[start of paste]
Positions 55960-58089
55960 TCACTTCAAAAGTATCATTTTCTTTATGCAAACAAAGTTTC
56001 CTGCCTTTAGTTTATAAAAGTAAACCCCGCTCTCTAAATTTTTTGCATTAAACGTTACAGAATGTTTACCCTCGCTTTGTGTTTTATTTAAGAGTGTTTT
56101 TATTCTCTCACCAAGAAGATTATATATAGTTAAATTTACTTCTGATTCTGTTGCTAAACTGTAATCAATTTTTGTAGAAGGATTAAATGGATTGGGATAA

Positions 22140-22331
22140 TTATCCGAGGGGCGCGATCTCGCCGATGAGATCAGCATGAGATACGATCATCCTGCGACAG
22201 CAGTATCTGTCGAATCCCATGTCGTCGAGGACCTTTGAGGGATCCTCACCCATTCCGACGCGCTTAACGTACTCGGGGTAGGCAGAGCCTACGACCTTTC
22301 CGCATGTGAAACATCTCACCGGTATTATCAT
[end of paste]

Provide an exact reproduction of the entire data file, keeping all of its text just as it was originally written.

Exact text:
Positions 55960-58089
55960 TCACTTCAAAAGTATCATTTTCTTTATGCAAACAAAGTTTC
56001 CTGCCTTTAGTTTATAAAAGTAAACCCCGCTCTCTAAATTTTTTGCATTAAACGTTACAGAATGTTTACCCTCGCTTTGTGTTTTATTTAAGAGTGTTTT
56101 TATTCTCTCACCAAGAAGATTATATATAGTTAAATTTACTTCTGATTCTGTTGCTAAACTGTAATCAATTTTTGTAGAAGGATTAAATGGATTGGGATAA

Positions 22140-22331
22140 TTATCCGAGGGGCGCGATCTCGCCGATGAGATCAGCATGAGATACGATCATCCTGCGACAG
22201 CAGTATCTGTCGAATCCCATGTCGTCGAGGACCTTTGAGGGATCCTCACCCATTCCGACGCGCTTAACGTACTCGGGGTAGGCAGAGCCTACGACCTTTC
22301 CGCATGTGAAACATCTCACCGGTATTATCAT